This is one in a series of posts offering quick internship advice by students wrapping up their summer programs. Read the whole series here.
Social media can make or break an internship. If the person reviewing intern candidates scans your profiles and finds embarrassing Facebook photos or profanity-laden tweets, you’re probably not going to hear back. Two strikes if you tweet once a month.
On the other hand, using social media skillfully is an easy way to grab the attention of people in the newsroom who otherwise might not notice you. And as an intern, the bottom of the food chain, you want all the positive attention you can get.
Here are four ways to ensure you stand out on social media during your internship.
1. Interact with staffers
Just following them isn’t enough. It’s crucial to prove you understand why it’s called social media. Talk to reporters about their stories, share links relevant to their beats and maybe even drop a few cheesy journalist jokes. Don’t forget to follow the executive editors, too. I made the mistake this summer of not doing that until almost halfway through my internship — and they noticed.
2. Create Twitter lists
Before your internship starts, build a Twitter list of essential people in the community you’re covering. It should contain the accounts of police and fire stations, businesses, politicians, universities and anything else worth regularly monitoring. You could also create separate lists for each beat.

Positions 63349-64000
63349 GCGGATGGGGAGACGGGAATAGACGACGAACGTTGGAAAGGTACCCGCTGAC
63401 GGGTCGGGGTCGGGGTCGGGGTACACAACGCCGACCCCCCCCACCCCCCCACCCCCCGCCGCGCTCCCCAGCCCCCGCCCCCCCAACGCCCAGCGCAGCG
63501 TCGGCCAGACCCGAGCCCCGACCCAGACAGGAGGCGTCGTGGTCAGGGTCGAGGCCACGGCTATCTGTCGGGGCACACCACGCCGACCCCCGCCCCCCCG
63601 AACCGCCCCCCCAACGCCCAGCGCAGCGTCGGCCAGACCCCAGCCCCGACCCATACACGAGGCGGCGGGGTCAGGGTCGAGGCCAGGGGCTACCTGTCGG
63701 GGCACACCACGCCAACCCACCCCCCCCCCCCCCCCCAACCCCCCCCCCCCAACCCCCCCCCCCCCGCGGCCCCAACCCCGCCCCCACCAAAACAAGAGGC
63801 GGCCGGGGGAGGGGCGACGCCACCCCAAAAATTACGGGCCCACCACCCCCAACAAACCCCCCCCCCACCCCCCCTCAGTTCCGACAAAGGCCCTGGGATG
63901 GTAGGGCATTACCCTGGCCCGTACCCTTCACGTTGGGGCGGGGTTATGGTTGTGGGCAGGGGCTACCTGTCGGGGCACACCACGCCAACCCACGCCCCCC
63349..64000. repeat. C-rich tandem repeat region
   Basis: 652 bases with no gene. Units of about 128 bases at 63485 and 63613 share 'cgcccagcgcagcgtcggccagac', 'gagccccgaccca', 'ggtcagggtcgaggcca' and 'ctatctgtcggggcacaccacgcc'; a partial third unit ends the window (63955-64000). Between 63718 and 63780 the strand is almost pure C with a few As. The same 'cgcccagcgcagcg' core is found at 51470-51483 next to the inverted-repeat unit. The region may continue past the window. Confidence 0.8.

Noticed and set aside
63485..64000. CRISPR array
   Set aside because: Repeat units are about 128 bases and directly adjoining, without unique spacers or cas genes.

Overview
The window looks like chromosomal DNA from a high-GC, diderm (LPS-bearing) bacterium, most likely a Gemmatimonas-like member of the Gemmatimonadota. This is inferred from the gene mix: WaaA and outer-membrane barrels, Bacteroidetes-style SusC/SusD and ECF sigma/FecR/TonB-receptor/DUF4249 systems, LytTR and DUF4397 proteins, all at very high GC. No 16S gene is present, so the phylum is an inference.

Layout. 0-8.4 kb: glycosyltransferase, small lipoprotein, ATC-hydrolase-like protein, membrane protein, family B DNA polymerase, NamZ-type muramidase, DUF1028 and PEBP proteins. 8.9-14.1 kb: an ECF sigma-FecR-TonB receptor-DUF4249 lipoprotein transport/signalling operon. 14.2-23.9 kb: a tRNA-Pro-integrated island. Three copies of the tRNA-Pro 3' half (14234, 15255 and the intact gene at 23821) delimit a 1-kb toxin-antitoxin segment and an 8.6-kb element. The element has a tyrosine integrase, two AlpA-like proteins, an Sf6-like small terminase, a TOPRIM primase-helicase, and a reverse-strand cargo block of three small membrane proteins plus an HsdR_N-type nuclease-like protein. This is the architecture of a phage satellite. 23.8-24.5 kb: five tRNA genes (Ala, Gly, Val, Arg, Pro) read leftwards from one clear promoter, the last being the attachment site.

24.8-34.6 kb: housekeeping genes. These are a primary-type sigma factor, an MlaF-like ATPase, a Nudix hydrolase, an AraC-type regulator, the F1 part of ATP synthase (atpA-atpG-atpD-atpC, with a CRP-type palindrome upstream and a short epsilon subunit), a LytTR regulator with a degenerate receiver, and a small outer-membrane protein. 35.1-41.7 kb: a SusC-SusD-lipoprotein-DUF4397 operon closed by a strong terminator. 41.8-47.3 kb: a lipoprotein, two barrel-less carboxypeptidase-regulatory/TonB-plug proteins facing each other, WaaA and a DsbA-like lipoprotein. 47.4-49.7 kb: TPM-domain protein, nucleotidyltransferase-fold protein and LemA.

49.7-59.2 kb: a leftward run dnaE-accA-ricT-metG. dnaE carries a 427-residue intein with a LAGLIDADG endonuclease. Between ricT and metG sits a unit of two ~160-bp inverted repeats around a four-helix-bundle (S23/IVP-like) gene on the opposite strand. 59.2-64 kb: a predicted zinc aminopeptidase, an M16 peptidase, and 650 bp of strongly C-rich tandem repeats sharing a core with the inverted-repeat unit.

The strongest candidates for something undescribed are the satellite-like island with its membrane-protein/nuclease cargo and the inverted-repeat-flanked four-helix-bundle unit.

There are several perks to doing this: You’ll walk into the newsroom already familiar with the community’s key players, and you’ll also immediately prove you’re adept at social media. Other staffers might follow the lists you’ve built, raising your profile even more.
Also, your news organization may already have created lists, so be sure to subscribe to them before your first day.
3. Social media doesn’t stop at Twitter and Facebook
Live tweeting is so 2010. While on assignment, use Vine, Instagram and SoundCloud to add color to your coverage. Your news organization might repost your content to its own networks, thus potentially exposing it to thousands of people.
4. Check social networks a limited amount during the day
No one wants to be remembered as the intern who wasted away hours on Facebook during work. However, it’s our responsibility as journalists to keep up with what’s happening in the world. Increasingly, social media is the vehicle for that. I recommend doing a five-minute scan of your social networks about once an hour to ensure you’re aware of any breaking news. If your editor doesn’t seem happy that you’re browsing Twitter, just explain yourself.
Andrew Gibson, a Colorado native, is a rising senior at the Missouri School of Journalism, where he studies multimedia journalism and serves as president of the ONA Mizzou Student group. This summer, he’s interning at the Orlando Sentinel as the interactive/online intern. When he’s not drooling over code or analytics, he’s probably watching the Denver Broncos win or drinking lattes. Get in touch with him at @AndrewGibson27 or firstname.lastname@example.org.